The plans for the Pauls Moss site have been submitted by the Wrekin Housing Trust, which had its previous plans for – which included demolishing the historic mansion – turned down in June.
But now fresh plans which do not include the demolition, will go before Shropshire Council’s Northern Planning Committee next Tuesday, where officers have recommended them for approval.
The plans are for re-development to include the conversion of the house to form a cafe/community hub and flats; the erection of 71 sheltered residential apartments; a health centre building; removal of trees, and 80 car parking spaces.
Philip Mullineux, principal planning officer for the council, says in his report: “The application proposes re-development of Pauls Moss, with retention of Pauls Moss House, demolition of existing sheltered housing accommodation and general needs flats and proposed new build Extra Care apartment scheme, health centre and conversion of Pauls Moss House to flats and a community hub. The proposal includes provision for the delivery of 71 units of supported housing for the over 55s.”
“This revised application does not include provision for an on-site pharmacy and as a result there are two less car parking spaces proposed.
“Clearly ‘Paul’s Moss house’ is considered a significant non-designated heritage asset and its retention on site is to be preferred.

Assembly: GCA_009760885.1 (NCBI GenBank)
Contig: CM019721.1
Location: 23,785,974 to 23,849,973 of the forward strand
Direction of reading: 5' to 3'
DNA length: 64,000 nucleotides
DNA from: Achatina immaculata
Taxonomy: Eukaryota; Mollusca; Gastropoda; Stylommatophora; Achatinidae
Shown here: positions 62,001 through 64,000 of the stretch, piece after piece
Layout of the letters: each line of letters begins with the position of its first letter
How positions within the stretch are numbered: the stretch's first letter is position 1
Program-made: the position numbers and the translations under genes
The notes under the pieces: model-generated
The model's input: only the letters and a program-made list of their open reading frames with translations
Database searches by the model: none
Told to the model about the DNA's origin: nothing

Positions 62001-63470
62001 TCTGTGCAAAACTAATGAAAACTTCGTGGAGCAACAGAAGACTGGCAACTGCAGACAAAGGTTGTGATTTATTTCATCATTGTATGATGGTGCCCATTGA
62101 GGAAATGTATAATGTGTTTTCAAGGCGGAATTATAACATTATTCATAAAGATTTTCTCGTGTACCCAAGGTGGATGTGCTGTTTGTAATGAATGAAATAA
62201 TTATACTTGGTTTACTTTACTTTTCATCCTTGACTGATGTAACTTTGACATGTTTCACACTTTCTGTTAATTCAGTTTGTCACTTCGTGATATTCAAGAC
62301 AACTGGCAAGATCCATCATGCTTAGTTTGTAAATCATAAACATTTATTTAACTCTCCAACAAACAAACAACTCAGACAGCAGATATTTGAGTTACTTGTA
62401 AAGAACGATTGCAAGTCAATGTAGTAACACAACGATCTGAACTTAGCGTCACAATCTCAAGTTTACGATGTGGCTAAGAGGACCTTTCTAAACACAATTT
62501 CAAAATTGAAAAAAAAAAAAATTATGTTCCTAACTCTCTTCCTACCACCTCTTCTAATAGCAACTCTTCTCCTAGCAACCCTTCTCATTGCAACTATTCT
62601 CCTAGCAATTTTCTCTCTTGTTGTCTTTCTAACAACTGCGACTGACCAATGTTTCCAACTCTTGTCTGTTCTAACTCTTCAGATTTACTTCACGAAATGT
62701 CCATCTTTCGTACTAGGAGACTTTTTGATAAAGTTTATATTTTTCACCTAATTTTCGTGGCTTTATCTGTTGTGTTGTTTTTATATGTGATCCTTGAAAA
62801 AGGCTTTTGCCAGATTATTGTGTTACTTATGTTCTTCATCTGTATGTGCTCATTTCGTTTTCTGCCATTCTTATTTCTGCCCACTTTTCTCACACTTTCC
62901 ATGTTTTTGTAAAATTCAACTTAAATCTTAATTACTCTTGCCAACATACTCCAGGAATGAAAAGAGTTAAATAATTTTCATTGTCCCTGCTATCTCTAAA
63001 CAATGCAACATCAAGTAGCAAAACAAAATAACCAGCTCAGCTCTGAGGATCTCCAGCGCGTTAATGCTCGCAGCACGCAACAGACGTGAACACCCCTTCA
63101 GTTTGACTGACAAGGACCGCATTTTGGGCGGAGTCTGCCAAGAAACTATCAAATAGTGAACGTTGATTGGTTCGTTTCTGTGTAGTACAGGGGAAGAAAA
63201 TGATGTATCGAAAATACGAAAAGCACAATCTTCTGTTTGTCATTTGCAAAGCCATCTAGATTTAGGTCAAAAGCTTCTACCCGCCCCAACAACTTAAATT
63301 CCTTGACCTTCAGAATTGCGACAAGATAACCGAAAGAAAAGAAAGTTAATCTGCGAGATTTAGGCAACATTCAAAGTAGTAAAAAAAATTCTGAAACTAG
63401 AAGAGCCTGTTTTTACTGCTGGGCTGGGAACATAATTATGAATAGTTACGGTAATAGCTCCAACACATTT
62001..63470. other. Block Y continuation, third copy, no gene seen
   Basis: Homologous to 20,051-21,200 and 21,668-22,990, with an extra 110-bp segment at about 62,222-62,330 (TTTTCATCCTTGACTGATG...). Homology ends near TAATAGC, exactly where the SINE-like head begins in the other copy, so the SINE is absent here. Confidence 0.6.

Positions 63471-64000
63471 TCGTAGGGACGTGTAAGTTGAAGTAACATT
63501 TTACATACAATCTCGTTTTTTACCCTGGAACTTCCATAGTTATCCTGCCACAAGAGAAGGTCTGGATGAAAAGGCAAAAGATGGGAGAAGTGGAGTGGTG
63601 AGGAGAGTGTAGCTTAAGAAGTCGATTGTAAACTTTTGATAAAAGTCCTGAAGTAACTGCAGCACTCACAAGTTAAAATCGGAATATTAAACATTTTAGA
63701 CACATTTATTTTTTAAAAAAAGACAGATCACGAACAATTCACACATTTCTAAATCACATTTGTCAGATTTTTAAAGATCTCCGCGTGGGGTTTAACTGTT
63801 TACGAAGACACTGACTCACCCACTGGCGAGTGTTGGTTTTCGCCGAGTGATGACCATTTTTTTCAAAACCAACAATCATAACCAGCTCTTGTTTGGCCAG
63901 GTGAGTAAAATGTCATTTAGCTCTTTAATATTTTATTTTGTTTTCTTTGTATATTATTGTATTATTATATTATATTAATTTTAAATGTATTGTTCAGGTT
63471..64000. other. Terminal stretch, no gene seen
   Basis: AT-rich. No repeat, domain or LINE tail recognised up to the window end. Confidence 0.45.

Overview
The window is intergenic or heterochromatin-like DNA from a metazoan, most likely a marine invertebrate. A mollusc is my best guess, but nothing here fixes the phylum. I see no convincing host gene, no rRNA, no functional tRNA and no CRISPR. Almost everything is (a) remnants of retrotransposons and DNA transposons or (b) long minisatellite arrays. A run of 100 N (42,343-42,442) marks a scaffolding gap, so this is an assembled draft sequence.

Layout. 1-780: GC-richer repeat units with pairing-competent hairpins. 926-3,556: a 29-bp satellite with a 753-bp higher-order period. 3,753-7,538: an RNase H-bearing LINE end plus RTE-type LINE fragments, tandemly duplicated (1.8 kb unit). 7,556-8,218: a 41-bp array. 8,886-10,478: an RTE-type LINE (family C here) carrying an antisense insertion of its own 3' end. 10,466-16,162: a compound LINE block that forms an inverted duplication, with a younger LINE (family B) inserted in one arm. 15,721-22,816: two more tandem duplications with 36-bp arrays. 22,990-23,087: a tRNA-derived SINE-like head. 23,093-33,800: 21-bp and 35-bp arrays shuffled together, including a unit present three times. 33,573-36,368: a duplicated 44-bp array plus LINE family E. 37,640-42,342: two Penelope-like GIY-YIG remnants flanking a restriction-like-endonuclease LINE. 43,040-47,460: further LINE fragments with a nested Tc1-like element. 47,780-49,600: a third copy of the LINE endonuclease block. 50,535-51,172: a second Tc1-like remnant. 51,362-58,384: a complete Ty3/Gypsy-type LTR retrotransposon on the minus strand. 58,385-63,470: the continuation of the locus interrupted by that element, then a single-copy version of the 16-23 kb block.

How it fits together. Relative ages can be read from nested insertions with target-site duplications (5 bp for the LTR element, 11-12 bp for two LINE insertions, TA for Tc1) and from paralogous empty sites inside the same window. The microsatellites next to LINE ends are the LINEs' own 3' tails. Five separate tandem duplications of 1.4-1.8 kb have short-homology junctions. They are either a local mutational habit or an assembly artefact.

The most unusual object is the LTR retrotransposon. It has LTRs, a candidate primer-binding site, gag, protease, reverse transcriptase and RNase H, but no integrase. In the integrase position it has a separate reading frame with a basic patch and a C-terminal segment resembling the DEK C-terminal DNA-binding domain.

“Any application which includes provision for demolition of Paul’s Moss House will need to adequately demonstrate the overall benefits of its demolition and any replacement building will need to be of high quality in both design and construction.”
Refusing permission for the application in June, the committee said: “The boundary of the Whitchurch Conservation Area was drawn to incorporate the Pauls Moss mansion when designated in 1987 and this building is considered specifically to make a positive contribution to the character and appearance of the conservation area by virtue of its design, detailing, historic character and visual significance within the site.
“The proposed demolition of the Pauls Moss house would cause total loss of a non-designated heritage asset and substantial harm to the significance of the Conservation Area which is a designated heritage asset.”
Mr Mullineux added: “Taking into consideration the significant material considerations as discussed in this report, the merits of the proposal are considered acceptable with no adverse impacts overall in relation to the surrounding conservation area and its historic features.”